To say that Republican presidential nominee Donald J. Trump has lowered the bar is to engage with the obvious. Since his first words on Mexican immigration, a speech that would have sent any other politician into self-imposed exile, the New York real estate baron has sunk lower and lower in his quest to subvert decency and democracy. In his recent conflation of sexual abuse with the braggadocio of sexual achievement, Mr. Trump has once again dragged down the measure of central tendency for all men. Many of us can now rest on a throne of our own mediocre laurels, knowing that we are three standard deviations removed from the likes of Donald J. Trump.
I took to Twitter to set the record straight on my experiences with locker room talk. This led to a series of memories on pop culture debates and my ongoing efforts to pass as someone who cares about sports. As the likes and retweets rolled in, I sat secure in the knowledge that I was righteous. Are you not entertained? Also, am I not a good person?
There’s no answering the latter without talking about a time when locker room talk wasn’t banal and safe. I’m hard pressed to excessively excoriate the short and portly 13 year-old version of myself who witnessed these events in silence. Yet as a man a few days past his 35th birthday, I think the time has come to honestly reflect on this particular history lesson.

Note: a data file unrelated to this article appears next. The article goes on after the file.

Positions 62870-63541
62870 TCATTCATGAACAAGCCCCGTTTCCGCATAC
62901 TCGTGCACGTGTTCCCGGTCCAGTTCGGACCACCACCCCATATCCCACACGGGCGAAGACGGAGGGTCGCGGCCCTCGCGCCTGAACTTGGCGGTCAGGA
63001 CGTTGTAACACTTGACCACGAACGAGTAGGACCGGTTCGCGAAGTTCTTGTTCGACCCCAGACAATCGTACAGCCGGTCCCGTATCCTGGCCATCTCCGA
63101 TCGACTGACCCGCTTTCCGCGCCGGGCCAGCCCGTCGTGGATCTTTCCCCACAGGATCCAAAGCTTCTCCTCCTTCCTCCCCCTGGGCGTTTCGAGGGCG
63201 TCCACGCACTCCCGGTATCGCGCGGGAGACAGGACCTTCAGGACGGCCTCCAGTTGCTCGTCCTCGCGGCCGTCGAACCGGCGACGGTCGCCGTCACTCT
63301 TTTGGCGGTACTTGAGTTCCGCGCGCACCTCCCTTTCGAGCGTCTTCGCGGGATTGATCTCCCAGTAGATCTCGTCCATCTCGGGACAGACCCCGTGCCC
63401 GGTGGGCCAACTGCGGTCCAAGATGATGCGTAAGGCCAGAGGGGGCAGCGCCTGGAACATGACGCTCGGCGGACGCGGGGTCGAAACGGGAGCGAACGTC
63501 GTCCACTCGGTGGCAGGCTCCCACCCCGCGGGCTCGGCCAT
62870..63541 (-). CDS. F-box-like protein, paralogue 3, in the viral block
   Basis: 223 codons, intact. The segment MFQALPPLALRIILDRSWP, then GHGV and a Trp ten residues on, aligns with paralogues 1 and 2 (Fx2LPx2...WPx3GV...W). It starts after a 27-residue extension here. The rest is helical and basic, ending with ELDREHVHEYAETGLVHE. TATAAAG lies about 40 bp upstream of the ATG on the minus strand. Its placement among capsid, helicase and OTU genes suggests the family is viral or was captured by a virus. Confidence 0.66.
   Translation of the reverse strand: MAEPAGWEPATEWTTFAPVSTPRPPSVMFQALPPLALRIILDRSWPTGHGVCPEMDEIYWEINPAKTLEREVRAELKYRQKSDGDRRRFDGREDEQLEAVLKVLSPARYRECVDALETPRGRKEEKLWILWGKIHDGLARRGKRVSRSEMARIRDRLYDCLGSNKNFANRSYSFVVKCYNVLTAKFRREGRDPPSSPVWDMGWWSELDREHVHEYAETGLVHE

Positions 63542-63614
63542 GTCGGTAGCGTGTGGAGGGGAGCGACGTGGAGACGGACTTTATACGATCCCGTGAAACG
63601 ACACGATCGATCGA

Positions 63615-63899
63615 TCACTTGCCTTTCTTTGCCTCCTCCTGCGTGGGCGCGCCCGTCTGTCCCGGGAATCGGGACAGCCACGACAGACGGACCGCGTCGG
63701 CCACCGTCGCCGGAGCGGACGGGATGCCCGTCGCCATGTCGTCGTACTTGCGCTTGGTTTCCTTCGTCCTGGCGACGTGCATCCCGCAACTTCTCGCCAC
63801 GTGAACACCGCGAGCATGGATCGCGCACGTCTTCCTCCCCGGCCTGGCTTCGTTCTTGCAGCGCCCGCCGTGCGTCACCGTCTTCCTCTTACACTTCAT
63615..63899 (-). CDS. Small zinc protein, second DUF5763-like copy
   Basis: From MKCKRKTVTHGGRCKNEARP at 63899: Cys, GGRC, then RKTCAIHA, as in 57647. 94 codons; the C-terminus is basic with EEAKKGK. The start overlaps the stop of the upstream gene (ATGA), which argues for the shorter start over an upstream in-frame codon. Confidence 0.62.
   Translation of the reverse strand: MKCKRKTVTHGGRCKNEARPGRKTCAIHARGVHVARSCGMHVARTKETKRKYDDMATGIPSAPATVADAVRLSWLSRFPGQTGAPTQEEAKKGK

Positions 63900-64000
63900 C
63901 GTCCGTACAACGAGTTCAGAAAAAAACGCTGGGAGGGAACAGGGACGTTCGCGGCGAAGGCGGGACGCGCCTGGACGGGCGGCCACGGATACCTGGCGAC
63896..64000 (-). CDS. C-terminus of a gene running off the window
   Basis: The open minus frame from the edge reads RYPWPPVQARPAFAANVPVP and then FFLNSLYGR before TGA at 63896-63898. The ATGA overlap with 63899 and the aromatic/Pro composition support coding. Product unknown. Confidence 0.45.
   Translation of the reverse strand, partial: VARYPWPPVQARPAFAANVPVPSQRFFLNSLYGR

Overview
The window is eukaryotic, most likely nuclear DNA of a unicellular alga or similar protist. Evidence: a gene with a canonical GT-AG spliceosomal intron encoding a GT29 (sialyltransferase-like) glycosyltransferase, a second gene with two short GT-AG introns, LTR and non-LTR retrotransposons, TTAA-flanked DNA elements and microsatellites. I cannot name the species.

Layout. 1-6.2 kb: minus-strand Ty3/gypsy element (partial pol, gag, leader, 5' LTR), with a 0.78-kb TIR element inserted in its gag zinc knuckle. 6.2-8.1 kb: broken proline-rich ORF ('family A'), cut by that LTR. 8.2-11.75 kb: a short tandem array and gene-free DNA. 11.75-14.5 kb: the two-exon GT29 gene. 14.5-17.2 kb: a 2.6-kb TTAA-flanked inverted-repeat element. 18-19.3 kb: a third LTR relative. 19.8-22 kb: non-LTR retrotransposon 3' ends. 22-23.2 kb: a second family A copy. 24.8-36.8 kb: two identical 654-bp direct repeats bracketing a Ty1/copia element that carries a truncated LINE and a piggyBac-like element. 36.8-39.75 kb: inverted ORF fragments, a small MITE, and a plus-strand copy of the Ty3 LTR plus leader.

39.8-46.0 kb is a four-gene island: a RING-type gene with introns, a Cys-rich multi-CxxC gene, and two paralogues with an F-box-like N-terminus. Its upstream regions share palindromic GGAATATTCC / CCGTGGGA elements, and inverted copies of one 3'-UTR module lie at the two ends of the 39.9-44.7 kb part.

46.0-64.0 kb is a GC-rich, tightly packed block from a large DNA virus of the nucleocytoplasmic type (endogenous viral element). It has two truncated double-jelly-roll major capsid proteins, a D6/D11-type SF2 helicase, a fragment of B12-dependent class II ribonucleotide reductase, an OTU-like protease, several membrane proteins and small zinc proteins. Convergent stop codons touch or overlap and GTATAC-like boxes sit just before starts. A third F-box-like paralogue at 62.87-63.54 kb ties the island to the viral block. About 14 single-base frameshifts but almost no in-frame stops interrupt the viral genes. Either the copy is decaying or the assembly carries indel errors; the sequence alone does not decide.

In the fall of 1995 I was in the ninth grade, and the seventh period of every day, for the entire school year, was the bane of my freshman life: gym class. The mandatory nature of ninth grade physical education produced a cross section of social cliques and identities in matching shorts and school t-shirts. Would-be athletes formed an entente cordiale with the bookish as both were surrounded by stoners, semi-literates, the willfully ignorant, and the odd sociopath.
One such union of ignorance and monstrousness came in the form of a boy called Kenny. Kenny revelled in puffing out his chest at the expense of others. He would act as the “as seen on TV” upperclassman, doling out ritual hazing and emotional torments as an arbiter of broader social inclusion. It should also surprise no one at all to learn that Kenny was a loud mouth about his particular brand of Christianity. “Judge not lest ye be judged,” did not apply to the gospel according to Kenny. In sum, he was the kind of kid who you hoped would never find more authority in his adult life than that which is conferred upon a used car salesman.